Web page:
(c) determining the candidate beam giving the maximum output power; and

(d) estimating the angle of arrival from the cross-correlation values of the determined candidate beam.

According to a third aspect of the present disclosure, there is provided a method of calibrating an antenna array comprising a plurality of digital branches and a digital beamformer, the method comprising:

(a) estimating the expected phase difference between the baseband signals from adjacent digital branches;

(b) determining the phase deviation of each digital branch as the difference between the expected phase difference and an actual phase difference between the baseband signals from a digital branch and an adjacent previously calibrated digital branch; and (c) applying each phase deviation to the baseband signal from the corresponding digital branch.

According to a fourth aspect of the present disclosure, there is provided a method of calibrating an antenna array comprising a plurality of analogue branches, each analogue branch comprising an antenna element and a phase shifter, the method comprising: (a) optimising the phase shifts applied by the phase shifters to an input signal to the array so as to obtain a maximum-power output signal from the array;

(b) determining expected values of the phase shifts using an angle of arrival of the input signal; (c) determining the phase deviation for each analogue branch in the array as the difference between the expected phase shift and the optimised phase shift for the analogue branch; and

(d) applying each phase deviation to adjust the phase shift applied by the corresponding phase shifter.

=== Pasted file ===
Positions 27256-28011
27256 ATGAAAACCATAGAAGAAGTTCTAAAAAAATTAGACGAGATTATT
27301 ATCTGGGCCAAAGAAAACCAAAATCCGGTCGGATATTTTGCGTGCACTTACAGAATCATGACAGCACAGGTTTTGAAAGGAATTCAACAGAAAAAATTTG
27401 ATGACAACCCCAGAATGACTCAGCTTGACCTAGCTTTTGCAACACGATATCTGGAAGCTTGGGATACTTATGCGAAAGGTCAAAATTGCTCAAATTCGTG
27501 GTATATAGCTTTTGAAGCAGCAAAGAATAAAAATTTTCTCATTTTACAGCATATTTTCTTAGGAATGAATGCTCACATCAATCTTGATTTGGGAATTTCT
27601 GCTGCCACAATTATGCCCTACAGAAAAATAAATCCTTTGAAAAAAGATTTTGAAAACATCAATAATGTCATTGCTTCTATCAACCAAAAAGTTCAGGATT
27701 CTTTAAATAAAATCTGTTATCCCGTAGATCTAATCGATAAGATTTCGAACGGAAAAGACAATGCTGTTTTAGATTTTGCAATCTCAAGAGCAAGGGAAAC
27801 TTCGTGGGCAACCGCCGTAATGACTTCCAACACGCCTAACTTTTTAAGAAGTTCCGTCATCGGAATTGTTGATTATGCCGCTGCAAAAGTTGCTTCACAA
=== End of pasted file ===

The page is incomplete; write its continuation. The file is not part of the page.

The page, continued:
Brief Description of the Drawings

In the drawings:

Fig. 1 shows a receiving hybrid antenna array according to one embodiment of the present invention;

Fig. 2a shows an exemplary linear configuration of the hybrid array of Fig. 1 ; Fig. 2b shows an exemplary planar configuration of the hybrid array of Fig. 1 ; and Fig. 3 is a flowchart illustrating a method of estimating the angle of arrival carried out by the hybrid antenna array of Fig. 1.

Detailed Description

Where reference is made in any one or more of the accompanying drawings to steps and/or features, which have the same reference numerals, those steps and/or features have for the purposes of this description the same function(s) or operation(s), unless the contrary intention appears.

Fig. 1 shows a receiving hybrid antenna array 100 according to one embodiment. The antenna elements, e.g. 120, in the array 100 are grouped into M analogue beamforming sub-arrays 110-1, 110-2,..., HO-M. A hybrid array is said to have a planar configuration (a planar array) if all the sub- arrays are located in a single plane. A linear configuration (a linear array) is a special case of a planar configuration in which all the sub-arrays are located in a single line.

Fig. 2a shows an exemplary linear configuration 200 of the hybrid antenna array 100 of Fig. 1. The exemplary linear array 200 comprises two sub-arrays 210-1 and 210-2 arranged side-by-side, each sub-array 210-m comprising four evenly-spaced elements, e.g. 220, arranged in a straight line. Fig. 2b shows an exemplary planar configuration 230 of the hybrid antenna array 100 of Fig. 1. The exemplary planar array 230 comprises sub- arrays 240-1, 240-2, 240-3, and 240-4 laid out in a square, each sub-array 240-m comprising a four-by-four square grid of elements, e.g. 250. The hatching of each element 250 indicates the sub-array to which it belongs.